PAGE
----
• When worn, a biometric monitoring device may collect and/or derive data corresponding to the wearer's physiological state, physical state and/or surrounding environment. As such, a biometric monitoring device may include a variety of biometric and environmental sensors for collecting and/or deriving data pertaining to heart rate, blood pressure, oxygen saturation, respiration rate, skin and/or body temperature, calories burned, floors ascended/descended, ambulatory speed and/or distance traveled, light exposure, geographic location, heading and/or elevation, etc. In addition to one or more biometric and environmental sensors, a biometric monitoring device may also include circuitry for sampling, digitizing and/or filtering the sensor signals, a processor or other control circuitry for controlling sensor functionality, processing the data collected by the sensors and/or deriving information pertaining the wearer's physiological state, physical state and/or environment, and a memory for storing program instructions executable by the processor for implementing such functionality and/or for temporarily or persistently storing the collected/processed/derived data. In some cases, a biometric monitoring device may also include a user interface for displaying the collected/processed/derived data and/or for displaying user configuration options. Additionally or alternatively, a biometric monitoring device may include a communication interface (e.g., wired or wireless) for communicating with a client or external device.
  • FIG. 1 is a block diagram illustrating various components of a biometric monitoring device, according to one exemplary embodiment. Although certain components of a biometric monitoring device are illustrated and described herein for purposes of demonstrating various features and functionality of the claimed device, one skilled in the art would understand and appreciate that additional and/or alternative components may be included within the biometric monitoring device shown in FIG. 1 without departing from the scope of the invention.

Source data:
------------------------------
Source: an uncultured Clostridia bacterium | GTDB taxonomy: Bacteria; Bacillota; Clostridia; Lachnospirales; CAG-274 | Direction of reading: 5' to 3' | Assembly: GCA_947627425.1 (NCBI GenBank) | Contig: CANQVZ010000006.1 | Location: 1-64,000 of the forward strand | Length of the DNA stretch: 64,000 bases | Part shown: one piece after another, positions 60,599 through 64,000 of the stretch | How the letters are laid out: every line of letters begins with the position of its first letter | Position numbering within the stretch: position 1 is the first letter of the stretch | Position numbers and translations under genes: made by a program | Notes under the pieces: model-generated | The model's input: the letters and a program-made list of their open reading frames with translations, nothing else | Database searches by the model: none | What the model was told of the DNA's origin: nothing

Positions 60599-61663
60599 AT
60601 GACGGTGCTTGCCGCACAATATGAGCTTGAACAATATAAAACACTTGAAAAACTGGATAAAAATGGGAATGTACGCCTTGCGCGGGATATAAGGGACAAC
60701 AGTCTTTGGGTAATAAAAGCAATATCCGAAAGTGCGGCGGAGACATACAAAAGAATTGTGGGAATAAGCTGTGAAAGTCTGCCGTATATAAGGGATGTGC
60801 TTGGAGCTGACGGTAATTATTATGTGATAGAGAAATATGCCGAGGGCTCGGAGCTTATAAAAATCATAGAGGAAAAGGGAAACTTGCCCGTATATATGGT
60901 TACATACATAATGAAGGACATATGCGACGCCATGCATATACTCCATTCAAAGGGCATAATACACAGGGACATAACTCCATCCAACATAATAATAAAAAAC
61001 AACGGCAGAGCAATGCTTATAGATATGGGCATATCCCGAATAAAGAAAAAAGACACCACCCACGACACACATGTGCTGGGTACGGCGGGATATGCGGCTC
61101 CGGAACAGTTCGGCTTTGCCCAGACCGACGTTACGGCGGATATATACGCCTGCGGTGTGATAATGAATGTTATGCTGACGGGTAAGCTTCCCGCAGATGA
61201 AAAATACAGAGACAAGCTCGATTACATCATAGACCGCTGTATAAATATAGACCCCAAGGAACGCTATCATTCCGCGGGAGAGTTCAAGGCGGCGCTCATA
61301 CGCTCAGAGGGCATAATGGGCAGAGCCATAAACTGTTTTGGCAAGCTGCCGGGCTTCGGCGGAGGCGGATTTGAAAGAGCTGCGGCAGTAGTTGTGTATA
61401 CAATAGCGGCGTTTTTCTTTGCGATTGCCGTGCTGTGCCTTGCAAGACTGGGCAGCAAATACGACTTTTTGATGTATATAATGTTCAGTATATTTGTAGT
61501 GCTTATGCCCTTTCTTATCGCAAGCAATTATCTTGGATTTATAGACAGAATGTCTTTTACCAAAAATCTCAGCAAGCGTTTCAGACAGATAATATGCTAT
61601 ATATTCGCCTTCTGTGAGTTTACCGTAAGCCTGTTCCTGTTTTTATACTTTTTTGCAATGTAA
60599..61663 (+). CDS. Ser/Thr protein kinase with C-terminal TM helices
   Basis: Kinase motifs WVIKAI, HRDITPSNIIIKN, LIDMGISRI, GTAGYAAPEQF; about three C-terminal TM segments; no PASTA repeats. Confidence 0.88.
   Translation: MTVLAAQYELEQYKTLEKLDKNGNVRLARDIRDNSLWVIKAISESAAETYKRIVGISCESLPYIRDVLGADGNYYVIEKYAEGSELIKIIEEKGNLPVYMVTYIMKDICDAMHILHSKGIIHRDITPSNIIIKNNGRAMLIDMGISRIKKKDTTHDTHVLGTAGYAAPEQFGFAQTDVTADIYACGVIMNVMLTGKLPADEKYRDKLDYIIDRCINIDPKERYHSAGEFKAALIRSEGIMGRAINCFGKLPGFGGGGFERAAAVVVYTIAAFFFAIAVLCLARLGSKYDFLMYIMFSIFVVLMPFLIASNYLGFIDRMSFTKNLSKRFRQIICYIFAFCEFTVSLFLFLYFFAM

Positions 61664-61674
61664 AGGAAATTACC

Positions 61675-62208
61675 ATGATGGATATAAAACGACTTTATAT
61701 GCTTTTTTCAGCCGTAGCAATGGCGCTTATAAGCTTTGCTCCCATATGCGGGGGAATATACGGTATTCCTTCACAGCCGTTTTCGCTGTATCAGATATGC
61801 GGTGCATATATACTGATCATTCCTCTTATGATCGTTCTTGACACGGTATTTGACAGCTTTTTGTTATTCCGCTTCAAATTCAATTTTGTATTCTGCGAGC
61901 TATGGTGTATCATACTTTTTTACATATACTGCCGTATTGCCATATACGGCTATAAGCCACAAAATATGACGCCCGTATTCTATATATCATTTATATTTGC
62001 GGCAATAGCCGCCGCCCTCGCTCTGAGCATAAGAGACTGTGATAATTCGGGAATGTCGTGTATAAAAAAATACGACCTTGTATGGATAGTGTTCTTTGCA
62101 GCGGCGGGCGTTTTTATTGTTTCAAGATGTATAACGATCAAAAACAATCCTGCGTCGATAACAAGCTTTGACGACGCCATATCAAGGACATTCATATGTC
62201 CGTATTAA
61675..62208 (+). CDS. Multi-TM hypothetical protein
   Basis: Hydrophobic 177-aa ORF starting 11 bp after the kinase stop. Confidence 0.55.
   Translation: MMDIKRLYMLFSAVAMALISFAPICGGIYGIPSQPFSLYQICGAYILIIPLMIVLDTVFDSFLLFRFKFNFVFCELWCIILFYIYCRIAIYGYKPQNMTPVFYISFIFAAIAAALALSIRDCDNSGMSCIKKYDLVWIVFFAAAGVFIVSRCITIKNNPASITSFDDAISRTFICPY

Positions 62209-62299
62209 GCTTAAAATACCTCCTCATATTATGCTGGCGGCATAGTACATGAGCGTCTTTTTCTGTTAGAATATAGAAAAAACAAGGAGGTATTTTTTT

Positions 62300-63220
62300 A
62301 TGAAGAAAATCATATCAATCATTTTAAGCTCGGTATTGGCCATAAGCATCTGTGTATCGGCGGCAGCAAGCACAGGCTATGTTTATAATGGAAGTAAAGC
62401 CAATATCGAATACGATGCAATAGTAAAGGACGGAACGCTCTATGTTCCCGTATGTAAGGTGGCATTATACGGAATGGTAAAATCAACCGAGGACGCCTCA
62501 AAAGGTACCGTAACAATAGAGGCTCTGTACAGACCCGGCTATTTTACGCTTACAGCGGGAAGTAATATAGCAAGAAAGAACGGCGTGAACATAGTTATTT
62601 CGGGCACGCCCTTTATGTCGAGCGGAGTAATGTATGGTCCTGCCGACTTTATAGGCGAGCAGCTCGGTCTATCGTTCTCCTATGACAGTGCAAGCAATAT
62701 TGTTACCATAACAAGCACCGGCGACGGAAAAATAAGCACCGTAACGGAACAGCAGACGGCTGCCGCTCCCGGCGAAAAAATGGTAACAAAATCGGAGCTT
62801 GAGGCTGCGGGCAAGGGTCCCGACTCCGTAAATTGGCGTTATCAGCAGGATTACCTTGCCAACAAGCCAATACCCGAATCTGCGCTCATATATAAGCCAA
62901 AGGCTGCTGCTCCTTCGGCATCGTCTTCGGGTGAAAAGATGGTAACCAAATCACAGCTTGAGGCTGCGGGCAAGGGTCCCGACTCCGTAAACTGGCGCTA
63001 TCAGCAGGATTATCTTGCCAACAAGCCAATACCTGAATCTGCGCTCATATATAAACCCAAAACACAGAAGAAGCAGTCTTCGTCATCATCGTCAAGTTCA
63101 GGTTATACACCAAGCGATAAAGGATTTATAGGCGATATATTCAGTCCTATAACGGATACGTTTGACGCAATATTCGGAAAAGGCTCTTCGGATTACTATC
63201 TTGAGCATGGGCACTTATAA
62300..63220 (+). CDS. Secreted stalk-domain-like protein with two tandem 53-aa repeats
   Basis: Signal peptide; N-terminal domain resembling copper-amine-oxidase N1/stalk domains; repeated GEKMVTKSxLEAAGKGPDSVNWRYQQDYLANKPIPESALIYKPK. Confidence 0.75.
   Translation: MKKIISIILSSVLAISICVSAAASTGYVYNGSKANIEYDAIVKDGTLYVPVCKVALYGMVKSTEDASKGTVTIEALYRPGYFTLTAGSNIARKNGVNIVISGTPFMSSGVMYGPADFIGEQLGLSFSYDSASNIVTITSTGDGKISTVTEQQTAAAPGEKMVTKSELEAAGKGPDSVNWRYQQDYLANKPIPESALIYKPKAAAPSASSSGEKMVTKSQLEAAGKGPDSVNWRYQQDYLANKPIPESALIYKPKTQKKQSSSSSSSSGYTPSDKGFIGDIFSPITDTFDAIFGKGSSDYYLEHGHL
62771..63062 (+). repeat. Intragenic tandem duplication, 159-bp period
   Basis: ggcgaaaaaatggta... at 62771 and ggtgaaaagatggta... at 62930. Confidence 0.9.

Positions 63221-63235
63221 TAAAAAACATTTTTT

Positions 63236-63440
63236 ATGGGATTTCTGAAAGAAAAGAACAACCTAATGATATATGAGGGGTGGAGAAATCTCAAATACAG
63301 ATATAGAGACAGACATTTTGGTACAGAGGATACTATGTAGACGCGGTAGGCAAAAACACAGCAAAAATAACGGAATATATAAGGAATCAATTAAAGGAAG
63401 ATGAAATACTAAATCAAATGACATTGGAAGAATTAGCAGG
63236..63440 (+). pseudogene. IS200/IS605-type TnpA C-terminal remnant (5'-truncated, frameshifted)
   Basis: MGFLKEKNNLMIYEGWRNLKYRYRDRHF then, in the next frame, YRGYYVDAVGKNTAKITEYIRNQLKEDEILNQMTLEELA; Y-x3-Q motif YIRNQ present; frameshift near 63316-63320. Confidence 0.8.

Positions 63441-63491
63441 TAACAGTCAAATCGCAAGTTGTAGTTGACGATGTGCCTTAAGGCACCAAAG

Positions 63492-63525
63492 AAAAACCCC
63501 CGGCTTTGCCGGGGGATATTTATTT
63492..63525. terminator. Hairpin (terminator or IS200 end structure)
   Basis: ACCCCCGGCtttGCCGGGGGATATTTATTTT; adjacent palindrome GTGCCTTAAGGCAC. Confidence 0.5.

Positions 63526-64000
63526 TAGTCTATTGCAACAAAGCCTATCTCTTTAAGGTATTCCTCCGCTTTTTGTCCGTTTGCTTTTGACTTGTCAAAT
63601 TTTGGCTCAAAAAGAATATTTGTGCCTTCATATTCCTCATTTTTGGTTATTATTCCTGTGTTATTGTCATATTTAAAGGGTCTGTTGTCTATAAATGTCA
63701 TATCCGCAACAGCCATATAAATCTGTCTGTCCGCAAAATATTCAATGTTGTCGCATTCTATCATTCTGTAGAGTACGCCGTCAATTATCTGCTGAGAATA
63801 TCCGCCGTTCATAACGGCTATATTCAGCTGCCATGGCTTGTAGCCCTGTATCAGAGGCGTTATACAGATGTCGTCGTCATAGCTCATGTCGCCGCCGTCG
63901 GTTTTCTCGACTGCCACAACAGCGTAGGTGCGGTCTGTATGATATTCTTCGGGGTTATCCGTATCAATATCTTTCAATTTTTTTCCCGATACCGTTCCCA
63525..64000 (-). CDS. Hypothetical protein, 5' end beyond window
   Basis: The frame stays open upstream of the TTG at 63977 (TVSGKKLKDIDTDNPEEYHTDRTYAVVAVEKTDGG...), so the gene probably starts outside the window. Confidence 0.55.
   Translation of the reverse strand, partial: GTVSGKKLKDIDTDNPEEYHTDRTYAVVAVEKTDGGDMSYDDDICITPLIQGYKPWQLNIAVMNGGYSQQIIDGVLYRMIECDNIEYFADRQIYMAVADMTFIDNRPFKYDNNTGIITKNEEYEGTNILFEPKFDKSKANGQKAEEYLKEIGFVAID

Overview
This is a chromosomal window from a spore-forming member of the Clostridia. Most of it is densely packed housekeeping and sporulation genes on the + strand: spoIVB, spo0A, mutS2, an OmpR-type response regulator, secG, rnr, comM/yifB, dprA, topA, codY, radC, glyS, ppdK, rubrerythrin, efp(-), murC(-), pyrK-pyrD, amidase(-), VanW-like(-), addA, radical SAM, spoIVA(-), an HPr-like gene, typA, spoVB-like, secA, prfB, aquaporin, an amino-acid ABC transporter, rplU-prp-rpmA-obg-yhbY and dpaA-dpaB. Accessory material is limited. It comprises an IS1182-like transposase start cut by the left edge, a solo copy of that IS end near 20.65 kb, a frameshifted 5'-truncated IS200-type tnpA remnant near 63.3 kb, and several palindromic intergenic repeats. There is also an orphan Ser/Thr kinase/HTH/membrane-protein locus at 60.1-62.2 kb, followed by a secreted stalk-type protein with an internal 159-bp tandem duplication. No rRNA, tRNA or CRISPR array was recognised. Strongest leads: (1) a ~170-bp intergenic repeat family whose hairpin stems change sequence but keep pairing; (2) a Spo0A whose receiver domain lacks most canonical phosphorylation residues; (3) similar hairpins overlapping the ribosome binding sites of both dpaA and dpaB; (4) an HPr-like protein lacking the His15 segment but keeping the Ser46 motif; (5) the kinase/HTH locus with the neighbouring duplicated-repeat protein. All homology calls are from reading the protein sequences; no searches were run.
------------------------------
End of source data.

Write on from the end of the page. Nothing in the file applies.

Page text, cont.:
• As shown in FIG. 1, biometric monitoring device 10 generally comprises one or more sensor modules 20, 30, a processor 40, a memory 50, an interface 60 and a power supply 70. The one or more sensor modules 20, 30 are generally configured for collecting data pertaining to a wearer's physiological state, physical state and/or surrounding environment. Processor 40 is generally configured for controlling the functionality of the biometric monitoring device 10, processing the data collected by the sensor modules and/or deriving information pertaining to the wearer's physiological state, physical state and/or environment based on the collected data. Memory 50 is generally configured for storing program instructions, which are executable by the processor 40 for implementing such functionality, and/or for temporarily or persistently storing the collected, processed and/or derived data. In some embodiments, interface 60 may be a user interface, which is configured for displaying the collected, processed and/or derived data, and/or for displaying user configuration options. In other embodiments, interface 60 may additionally or alternatively comprise a communication interface (e.g., wired or wireless communication interface) for communicating the collected, processed and/or derived data to an external device or application. Power supply 70 may comprise a battery for supplying power to the components of the biometric monitoring device 10, and in some cases, may comprise additional circuitry for regulating or rectifying the current or voltage provided by the battery to one or more components of the biometric monitoring device 10. In some embodiments, power supply 70 may comprise additional circuitry for charging a rechargeable battery.